Pushing away from the door, Colt shrugged out of his coat and hung it on the hook. He bent and untied his shoes, wrinkling his nose at the mess on his pants and rug. As he straightened, he shook his head at himself. He’d ruined a perfectly good pair of shoes and nearly frozen his butt off for some damn cigarettes. “What an idiot.” He kicked off his shoes, then retrieved the pack from his coat pocket. He wasn’t about to waste them now, considering all the trouble he’d gone through to get them—addict’s logic.
After changing into a pair of flannel lounge pants, T-shirt, warm sweater, and dry socks, Colt set a pot of coffee to brew. He crossed his arms over his chest and leaned against the counter to wait. He kept glancing at the carafe every couple of seconds. It seemed to be especially slow tonight. The coffee maker was mocking him. “Stupid thing, you mind hurrying it up?”
Good God, you’re scowling and cursing at a machine. He’d officially lost control. Colt snatched his cigarettes and lighter from the island. At the back door, he pulled on his yard boots and stepped out onto the covered deck. He put a cig between his lips, lit up, and took a long pull, allowing the flow of nicotine to work its magic. He took another hit and blew it out slowly, watching as the wind swept the smoke away. If only his foul mood could be taken care of so easily.
Maybe it was time to give up his foolish pride and go back home. It had been three years. He no longer cared if Frank was happily screwing every man in town. Hell, he didn’t care about Frank, period. So why should he stay away from his friends and family another Christmas? He continued his nicotine fix as he weighed the pros and cons. Yes, he missed his family and friends, but he was determined to make it here. He loved his job and really liked the people he worked with. He’d recently been promoted to project manager, and if he left now, he’d let his team down. He hated the winter weather, but Texas summers weren’t any picnic either. He also had his house to think about. Two years of blood, sweat, and tears to turn a neglected 1950s dump into a warm and cozy place. He loved his house, the neighborhood, and the town.
By the time Colt finished his smoke, he was shivering so badly he could barely stub it out and toss it in the can. Worse, he hadn’t found any answers to his questions, but hey, his nicotine level was better. He laughed at his stupidity and had turned to head back inside when movement out of the corner of his eye caught his attention. It had to be his neighbor’s cat; the thing was constantly escaping. The silly feline had made a bad choice running out tonight. The temperature was going to plummet well below zero with the wind chill by morning. Colt had better try to catch it.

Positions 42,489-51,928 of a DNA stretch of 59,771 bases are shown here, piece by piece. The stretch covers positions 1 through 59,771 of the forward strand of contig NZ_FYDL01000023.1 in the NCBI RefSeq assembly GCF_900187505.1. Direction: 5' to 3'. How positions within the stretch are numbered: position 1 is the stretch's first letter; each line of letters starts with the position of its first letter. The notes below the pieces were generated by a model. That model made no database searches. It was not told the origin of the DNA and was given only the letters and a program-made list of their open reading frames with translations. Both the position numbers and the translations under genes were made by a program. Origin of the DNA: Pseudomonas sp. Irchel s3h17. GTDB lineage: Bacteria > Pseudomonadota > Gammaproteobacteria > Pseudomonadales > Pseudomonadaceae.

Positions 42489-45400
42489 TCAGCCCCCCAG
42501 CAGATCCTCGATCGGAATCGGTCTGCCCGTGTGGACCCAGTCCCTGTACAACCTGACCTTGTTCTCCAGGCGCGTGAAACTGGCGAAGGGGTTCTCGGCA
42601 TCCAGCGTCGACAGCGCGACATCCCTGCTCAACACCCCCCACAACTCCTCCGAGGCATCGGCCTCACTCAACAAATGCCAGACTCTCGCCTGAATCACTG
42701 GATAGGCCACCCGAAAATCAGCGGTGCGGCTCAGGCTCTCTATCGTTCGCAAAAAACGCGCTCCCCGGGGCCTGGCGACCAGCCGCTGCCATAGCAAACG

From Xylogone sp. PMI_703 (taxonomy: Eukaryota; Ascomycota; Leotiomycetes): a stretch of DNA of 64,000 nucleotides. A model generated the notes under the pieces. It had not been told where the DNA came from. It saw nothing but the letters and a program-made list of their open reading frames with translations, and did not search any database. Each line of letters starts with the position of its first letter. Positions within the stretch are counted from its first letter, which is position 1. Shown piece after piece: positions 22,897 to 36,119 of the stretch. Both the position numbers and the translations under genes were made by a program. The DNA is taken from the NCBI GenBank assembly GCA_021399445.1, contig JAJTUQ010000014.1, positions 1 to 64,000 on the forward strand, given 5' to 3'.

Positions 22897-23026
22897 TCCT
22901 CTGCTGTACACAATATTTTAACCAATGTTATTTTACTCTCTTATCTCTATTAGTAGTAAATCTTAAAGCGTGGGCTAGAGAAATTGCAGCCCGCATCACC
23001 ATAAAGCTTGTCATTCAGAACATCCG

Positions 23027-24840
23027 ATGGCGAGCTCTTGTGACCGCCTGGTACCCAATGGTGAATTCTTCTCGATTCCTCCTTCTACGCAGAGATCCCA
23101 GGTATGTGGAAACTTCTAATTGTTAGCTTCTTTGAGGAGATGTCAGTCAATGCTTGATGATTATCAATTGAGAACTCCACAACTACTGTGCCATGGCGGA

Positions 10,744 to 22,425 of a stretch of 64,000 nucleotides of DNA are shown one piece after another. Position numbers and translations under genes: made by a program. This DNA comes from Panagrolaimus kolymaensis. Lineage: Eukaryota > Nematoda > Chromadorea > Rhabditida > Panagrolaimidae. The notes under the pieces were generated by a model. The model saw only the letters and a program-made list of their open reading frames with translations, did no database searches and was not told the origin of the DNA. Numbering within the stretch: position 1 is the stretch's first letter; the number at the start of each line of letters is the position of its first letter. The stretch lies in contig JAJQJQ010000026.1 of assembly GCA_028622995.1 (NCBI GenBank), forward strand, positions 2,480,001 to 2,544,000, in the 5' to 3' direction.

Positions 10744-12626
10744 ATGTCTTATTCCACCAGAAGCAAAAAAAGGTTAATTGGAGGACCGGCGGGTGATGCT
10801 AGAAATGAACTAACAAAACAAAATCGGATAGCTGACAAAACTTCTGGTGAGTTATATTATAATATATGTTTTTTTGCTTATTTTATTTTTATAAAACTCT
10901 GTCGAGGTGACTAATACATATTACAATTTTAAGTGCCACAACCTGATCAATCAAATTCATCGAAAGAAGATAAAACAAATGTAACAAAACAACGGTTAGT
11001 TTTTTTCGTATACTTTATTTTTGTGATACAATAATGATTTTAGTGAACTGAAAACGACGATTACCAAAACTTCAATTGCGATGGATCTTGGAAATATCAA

“Blue? Is that you? C’mere, kitty, kitty.”
He moved down to the end of the deck where he’d seen the movement and got a shock. It wasn’t Blue he’d discovered but a small reddish-brown dog—possibly a Jack Russell or Rat Terrier—with big ears and a silver collar, shivering behind the grill.
Colt squatted down. “Hey, little one. Where did you come from?” The dog looked at him with big, soulful brown eyes. With the frigid night, he wasn’t sure if the pup was shaking from cold or fright. Colt didn’t make any sudden movements and kept his voice calm and soothing.
“It’s okay. I’m not going to hurt you.” He slowly held out his hand. The dog flinched but didn’t run away. Colt carefully moved his hand closer until the dog could sniff it. “That’s it. See, I’m not a bad guy. Not like the idiot who let you out to run free on a night like this.”
The dog licked Colt’s hand as if it agreed with him. Colt petted the dog’s head, then scratched behind its ears. “How about we head inside, and you let me check out that tag on your collar. What do you say?”